Sullivan City political team receiving boost through in-kind donations

SULLIVAN CITY — In the race to win voters in the lead-up to Saturday’s city elections, one candidate, City Commissioner Leo Garcia, received a big push from in-kind donations, according to campaign finance reports.

The reports, which track contributions and expenditures from March 8 through April 6, showed that Garcia, who is running for mayor on the “Sull1van” slate received a total of $2,500 worth of in-kind contributions in advertising.

Along with Garcia, the Sull1van slate includes Sylvia Castillo, a political newcomer, and Gabriel Salinas, an engineer who used to serve on the La Joya school board. They both reported no contributions or expenditures.

The contributions to Garcia, however, included donations from Peñitas City Manager Omar Romero, James Granchelli, president of Granchelli Construction which was contracted to build the new Peñitas city hall, Jonathan Sakulenzki, a benefits consultant who briefly served as interim fire chief for the Peñitas volunteer fire department, and the campaign account of state Rep. Oscar Longoria, D-Peñitas.

Monetary contributions to Garcia totaled $3,500 and out of that amount, he reported spending $1,500 in advertising.

Among the monetary contributors was La Joya school board trustee and former Peñitas Commissioner Armin Garza’s campaign which donated $500 and Linebarger Goggan Blair & Sampson, a law firm with offices in Edinburg, which donated $1,000.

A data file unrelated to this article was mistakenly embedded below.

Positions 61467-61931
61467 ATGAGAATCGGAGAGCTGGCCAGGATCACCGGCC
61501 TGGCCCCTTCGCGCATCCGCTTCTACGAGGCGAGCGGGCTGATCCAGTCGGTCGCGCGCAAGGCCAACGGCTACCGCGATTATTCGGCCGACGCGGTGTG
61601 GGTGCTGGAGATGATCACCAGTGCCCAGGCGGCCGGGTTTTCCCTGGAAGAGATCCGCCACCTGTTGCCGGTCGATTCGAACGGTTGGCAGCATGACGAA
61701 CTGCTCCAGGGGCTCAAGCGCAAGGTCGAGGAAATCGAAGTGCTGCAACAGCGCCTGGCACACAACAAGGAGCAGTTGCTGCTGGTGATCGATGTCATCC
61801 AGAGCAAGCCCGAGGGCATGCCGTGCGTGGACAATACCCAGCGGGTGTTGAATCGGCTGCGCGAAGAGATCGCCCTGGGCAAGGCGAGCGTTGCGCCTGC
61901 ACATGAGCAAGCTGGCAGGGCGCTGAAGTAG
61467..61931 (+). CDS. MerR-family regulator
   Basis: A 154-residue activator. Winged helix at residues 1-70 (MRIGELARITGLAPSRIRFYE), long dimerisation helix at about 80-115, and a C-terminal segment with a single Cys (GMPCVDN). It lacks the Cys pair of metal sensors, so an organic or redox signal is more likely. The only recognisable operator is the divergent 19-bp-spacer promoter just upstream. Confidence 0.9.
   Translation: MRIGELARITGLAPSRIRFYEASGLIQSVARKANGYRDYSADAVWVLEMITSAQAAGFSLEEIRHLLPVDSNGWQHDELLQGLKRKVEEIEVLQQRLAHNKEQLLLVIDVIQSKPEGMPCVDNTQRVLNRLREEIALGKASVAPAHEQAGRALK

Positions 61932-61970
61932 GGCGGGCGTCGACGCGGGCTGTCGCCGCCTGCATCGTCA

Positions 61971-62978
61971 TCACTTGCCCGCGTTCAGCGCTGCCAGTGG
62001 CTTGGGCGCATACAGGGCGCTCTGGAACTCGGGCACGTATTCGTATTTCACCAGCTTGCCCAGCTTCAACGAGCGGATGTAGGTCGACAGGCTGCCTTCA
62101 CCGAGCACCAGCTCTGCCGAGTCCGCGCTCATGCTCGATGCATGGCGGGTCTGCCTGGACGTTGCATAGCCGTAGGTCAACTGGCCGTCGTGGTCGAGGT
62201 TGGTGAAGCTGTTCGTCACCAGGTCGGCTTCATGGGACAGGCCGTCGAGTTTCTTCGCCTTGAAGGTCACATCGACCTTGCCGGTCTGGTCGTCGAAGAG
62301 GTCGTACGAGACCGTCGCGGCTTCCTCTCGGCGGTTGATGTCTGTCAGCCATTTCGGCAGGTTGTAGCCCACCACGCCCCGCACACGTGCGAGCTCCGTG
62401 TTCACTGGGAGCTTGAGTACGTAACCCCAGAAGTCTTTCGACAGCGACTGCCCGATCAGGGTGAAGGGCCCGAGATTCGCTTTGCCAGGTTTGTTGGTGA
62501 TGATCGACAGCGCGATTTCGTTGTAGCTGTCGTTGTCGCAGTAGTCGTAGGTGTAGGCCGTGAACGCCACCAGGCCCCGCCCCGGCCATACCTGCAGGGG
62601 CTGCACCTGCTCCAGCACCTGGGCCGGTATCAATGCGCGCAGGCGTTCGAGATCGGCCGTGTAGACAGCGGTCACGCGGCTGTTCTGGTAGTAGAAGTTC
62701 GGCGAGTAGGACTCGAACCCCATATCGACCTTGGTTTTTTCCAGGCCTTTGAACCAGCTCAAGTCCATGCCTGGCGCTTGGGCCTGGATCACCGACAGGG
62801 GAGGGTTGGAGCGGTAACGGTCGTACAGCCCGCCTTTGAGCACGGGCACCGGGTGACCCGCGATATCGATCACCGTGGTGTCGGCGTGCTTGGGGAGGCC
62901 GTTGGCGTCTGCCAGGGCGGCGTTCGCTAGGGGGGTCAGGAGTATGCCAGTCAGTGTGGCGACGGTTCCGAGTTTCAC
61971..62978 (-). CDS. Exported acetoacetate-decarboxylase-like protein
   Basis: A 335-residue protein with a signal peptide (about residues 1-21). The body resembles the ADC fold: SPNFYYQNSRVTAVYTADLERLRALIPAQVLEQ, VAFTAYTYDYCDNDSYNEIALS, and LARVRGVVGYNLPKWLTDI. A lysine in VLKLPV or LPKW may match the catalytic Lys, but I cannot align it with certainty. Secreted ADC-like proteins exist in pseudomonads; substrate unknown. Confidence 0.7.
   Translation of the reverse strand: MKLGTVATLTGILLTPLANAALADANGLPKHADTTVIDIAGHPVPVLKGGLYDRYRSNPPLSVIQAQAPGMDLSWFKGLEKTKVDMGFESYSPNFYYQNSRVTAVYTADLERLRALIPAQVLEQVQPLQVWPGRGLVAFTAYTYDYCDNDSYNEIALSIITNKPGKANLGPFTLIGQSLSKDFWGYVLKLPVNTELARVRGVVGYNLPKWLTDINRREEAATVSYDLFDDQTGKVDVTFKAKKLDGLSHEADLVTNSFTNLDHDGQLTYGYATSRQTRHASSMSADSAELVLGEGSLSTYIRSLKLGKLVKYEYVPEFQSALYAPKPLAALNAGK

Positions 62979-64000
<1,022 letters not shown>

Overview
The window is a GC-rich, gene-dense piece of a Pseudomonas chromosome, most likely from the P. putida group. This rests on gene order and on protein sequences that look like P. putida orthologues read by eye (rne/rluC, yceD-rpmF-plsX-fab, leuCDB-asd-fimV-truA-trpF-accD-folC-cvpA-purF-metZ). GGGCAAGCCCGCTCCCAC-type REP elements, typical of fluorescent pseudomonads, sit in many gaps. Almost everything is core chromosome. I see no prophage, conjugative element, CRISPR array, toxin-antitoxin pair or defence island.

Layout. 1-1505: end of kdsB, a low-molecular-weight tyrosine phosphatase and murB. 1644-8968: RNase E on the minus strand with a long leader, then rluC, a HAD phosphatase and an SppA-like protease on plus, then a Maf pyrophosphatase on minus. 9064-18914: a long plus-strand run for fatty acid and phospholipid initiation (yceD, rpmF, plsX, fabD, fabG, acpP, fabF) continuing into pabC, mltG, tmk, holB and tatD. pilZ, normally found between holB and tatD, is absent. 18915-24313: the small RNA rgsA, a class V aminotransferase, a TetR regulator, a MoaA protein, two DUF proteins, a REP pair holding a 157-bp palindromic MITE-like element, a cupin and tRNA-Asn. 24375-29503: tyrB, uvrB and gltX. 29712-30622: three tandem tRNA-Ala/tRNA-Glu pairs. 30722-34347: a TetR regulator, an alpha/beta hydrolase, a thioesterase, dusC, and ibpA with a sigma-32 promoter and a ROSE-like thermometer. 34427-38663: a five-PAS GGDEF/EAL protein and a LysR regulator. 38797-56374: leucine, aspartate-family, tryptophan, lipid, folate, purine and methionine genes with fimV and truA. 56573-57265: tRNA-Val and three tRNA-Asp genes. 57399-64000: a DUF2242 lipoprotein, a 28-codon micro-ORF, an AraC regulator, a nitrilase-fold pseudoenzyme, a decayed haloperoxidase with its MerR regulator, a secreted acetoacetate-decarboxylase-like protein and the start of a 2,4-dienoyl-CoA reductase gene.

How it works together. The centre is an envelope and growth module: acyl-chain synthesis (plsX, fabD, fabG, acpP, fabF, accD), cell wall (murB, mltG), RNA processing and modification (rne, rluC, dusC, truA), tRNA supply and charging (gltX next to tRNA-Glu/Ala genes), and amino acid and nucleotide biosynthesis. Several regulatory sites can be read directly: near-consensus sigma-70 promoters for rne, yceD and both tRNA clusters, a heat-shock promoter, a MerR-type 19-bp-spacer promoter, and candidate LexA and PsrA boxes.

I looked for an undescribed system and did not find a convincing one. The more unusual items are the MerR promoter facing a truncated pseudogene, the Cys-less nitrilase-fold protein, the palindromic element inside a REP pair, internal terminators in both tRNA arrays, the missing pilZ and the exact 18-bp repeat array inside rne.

Their opponents on the Sullivan Moving Forward team include current Mayor Rosendo “Cheno” Benavides, current Commissioner Joel Flores and Rene Peña.

They did not report any in-kind donations but did receive $7,040 in monetary contributions. Of those contributions, they reported spending $2,537.93.

Their highest contribution was $5,000 from County Commissioner Joe Flores’ campaign.

“They’re part of my team, they’ve always supported me,” Flores said regarding why he chose to support them.

He said that despite the Sull1van team’s strong campaign, he believed the election would be close with turnout around 60 percent.

There were over 900 early votes cast through Monday. The city has a population around 4,000 with 2,500 residents being of voting age, according to the 2010 census.